White Jade River

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Yurungkash River
玉龙喀什河

White Jade River, Baiyu River
Collecting jade in the White Jade River near Khotan.jpg
Collecting jade in the White Jade River near Khotan in 2011
Location
Physical characteristics
SourceKunlun Mountains
 - coordinates35°36′N 81°24′E / 35.6°N 81.4°E / 35.6; 81.4
MouthHotan River
 - coordinates
38°05′24″N 80°56′08″E / 38.090°N 80.935417°E / 38.090; 80.935417Coordinates: 38°05′24″N 80°56′08″E / 38.090°N 80.935417°E / 38.090; 80.935417
Basin size14,575 km2 (5,627 sq mi)
Discharge 
 - average72.3 cubic metres per second (2,550 cu ft/s)
Basin features
ProgressionHotanTarimTaitema Lake
White Jade River
Chinese name
Chinese玉龙喀什河
Alternative Chinese name
Chinese白玉河
Uyghur name
Uyghur
يورۇڭقاش دەرياسى

The White Jade River, also known by the native names Baiyu or Yurungkash, is a river in the southern Xinjiang region of China.[1]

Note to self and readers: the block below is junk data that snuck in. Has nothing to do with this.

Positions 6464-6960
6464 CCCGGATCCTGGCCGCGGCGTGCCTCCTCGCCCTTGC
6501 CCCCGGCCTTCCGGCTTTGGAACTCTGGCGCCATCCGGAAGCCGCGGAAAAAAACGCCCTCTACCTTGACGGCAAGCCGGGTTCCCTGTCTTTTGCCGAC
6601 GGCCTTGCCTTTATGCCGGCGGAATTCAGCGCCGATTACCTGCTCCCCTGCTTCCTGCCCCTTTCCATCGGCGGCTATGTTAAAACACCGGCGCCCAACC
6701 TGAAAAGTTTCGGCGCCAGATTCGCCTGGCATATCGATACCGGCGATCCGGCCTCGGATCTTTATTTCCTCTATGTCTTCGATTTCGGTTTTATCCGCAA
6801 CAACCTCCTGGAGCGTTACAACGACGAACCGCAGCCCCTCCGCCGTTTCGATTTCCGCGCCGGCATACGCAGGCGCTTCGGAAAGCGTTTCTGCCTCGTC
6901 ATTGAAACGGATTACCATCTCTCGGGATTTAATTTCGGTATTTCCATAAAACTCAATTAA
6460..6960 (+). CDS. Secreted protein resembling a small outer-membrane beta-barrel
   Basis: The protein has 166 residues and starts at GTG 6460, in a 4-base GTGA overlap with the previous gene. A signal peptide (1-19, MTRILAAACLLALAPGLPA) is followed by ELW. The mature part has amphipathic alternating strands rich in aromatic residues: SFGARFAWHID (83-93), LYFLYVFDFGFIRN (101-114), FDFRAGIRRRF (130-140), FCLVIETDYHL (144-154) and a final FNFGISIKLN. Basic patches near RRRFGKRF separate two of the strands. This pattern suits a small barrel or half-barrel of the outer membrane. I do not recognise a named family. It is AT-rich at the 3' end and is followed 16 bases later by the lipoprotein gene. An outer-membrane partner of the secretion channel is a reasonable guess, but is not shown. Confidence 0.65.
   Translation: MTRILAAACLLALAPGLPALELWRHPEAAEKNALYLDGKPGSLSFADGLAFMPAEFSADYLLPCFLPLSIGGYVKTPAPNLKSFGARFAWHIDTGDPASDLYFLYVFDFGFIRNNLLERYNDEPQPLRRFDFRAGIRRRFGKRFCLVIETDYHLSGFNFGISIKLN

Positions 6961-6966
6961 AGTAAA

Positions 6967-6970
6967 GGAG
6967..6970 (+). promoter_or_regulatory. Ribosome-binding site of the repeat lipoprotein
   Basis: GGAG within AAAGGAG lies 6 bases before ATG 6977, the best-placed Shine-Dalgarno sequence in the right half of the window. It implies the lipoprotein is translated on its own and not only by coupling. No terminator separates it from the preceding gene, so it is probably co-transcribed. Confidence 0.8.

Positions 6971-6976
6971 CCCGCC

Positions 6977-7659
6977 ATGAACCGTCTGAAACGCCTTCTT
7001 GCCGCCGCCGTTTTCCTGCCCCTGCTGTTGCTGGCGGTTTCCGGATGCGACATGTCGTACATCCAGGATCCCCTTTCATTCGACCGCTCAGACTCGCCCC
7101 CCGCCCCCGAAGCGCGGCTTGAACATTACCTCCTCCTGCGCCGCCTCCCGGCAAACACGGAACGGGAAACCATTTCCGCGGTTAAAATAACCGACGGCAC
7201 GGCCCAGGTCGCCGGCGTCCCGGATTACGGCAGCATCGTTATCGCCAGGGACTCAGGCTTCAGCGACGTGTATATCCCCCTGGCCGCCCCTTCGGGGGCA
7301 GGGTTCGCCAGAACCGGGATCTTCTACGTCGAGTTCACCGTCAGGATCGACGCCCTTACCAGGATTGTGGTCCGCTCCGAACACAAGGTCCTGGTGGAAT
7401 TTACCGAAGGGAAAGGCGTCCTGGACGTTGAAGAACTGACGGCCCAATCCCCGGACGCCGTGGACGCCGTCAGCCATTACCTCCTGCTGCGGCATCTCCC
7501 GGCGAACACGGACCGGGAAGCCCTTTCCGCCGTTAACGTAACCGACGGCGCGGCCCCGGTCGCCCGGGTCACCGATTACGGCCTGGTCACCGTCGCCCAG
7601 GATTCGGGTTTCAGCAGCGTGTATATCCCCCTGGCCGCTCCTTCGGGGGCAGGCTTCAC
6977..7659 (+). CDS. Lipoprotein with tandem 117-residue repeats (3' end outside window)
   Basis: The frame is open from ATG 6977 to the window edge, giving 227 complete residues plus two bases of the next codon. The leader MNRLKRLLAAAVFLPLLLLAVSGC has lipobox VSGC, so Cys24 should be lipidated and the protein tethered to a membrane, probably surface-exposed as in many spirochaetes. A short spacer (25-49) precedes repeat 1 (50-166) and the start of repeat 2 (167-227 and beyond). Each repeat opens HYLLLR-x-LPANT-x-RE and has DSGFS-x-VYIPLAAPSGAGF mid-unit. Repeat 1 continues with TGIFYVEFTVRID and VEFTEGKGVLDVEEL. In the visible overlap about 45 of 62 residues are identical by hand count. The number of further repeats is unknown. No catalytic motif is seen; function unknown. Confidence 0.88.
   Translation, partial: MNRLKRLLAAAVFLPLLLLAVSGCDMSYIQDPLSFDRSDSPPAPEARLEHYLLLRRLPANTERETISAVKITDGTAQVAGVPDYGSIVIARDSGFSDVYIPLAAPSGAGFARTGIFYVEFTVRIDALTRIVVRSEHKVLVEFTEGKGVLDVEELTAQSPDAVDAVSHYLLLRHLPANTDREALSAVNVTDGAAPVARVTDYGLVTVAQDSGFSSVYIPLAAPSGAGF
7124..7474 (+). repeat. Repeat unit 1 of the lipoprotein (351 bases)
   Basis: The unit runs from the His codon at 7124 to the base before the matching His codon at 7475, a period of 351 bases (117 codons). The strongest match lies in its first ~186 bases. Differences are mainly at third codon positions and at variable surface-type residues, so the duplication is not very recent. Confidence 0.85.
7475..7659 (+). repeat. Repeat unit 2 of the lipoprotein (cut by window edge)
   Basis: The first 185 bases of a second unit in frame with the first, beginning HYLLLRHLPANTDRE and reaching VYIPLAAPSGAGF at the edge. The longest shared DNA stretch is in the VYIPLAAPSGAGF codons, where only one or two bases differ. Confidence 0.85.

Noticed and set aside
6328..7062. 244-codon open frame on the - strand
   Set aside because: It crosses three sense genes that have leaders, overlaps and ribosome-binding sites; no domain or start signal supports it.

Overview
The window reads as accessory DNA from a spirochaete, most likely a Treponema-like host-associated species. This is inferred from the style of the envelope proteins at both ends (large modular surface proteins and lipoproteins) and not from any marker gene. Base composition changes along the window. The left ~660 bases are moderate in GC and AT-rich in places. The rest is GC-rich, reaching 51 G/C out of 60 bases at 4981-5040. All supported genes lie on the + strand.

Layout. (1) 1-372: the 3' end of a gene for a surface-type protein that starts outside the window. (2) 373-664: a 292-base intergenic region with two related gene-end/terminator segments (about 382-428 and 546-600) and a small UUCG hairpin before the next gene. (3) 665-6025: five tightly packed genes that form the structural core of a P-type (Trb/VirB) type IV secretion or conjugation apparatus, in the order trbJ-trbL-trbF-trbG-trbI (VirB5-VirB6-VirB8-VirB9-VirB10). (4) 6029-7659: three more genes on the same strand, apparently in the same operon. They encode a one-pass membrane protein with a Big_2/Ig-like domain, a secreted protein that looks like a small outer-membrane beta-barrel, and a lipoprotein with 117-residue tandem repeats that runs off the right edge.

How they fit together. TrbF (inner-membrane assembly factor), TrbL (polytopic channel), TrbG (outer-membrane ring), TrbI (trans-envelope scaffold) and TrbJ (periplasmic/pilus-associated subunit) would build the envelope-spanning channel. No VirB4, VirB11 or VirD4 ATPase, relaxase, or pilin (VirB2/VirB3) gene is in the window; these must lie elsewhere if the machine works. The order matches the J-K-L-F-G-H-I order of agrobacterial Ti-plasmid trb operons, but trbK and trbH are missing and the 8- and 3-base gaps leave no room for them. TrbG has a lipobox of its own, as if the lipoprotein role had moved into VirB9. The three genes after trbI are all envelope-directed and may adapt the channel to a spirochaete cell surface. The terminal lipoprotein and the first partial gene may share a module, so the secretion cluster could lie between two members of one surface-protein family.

The head waters of the river rise in the Kunlun Mountains, in the area of Aksai Chin in Kashmir in the Togatax area (35°36′N 81°24′E / 35.6°N 81.4°E / 35.6; 81.4). The river flows east for some 200 km and then north for another 200 km before passing through Khotan, China (37°07′N 79°58′E / 37.11°N 79.97°E / 37.11; 79.97).[1] In Khotan, the river has yielded white river rocks which are also known as nephrite jade.[1] [2]

North of Khotan, it eventually dries up in the Taklamakan desert, its seasonal bed joined by that of the Black Jade River (Karakash River) near Koxlax (some 200 km north of Khotan, 38°05′N 80°34′E / 38.08°N 80.56°E / 38.08; 80.56), from where it continues north as the Hotan River, which flows into the Tarim River. The river drains an area of 14,575 km2 (5,627 sq mi) and has a discharge of 72.3 cubic metres per second (2,550 cu ft/s).

The river gets its name from the white jade that is often found in its alluvial deposits. The jade can also however be found in semi-shallow areas of the river.[citation needed].

Gallery[edit]

See also[edit]

References[edit]

  1. ^ a b c Jacobs, Andrew (September 20, 2010). "Jade from China's West Surpasses Gold in Value". The New York Times. Retrieved November 16, 2018.
  2. ^ Moore, Malcolm (August 8, 2008). "White jade rush in China's Wild West". The Daily Telegraph. Retrieved November 16, 2018.

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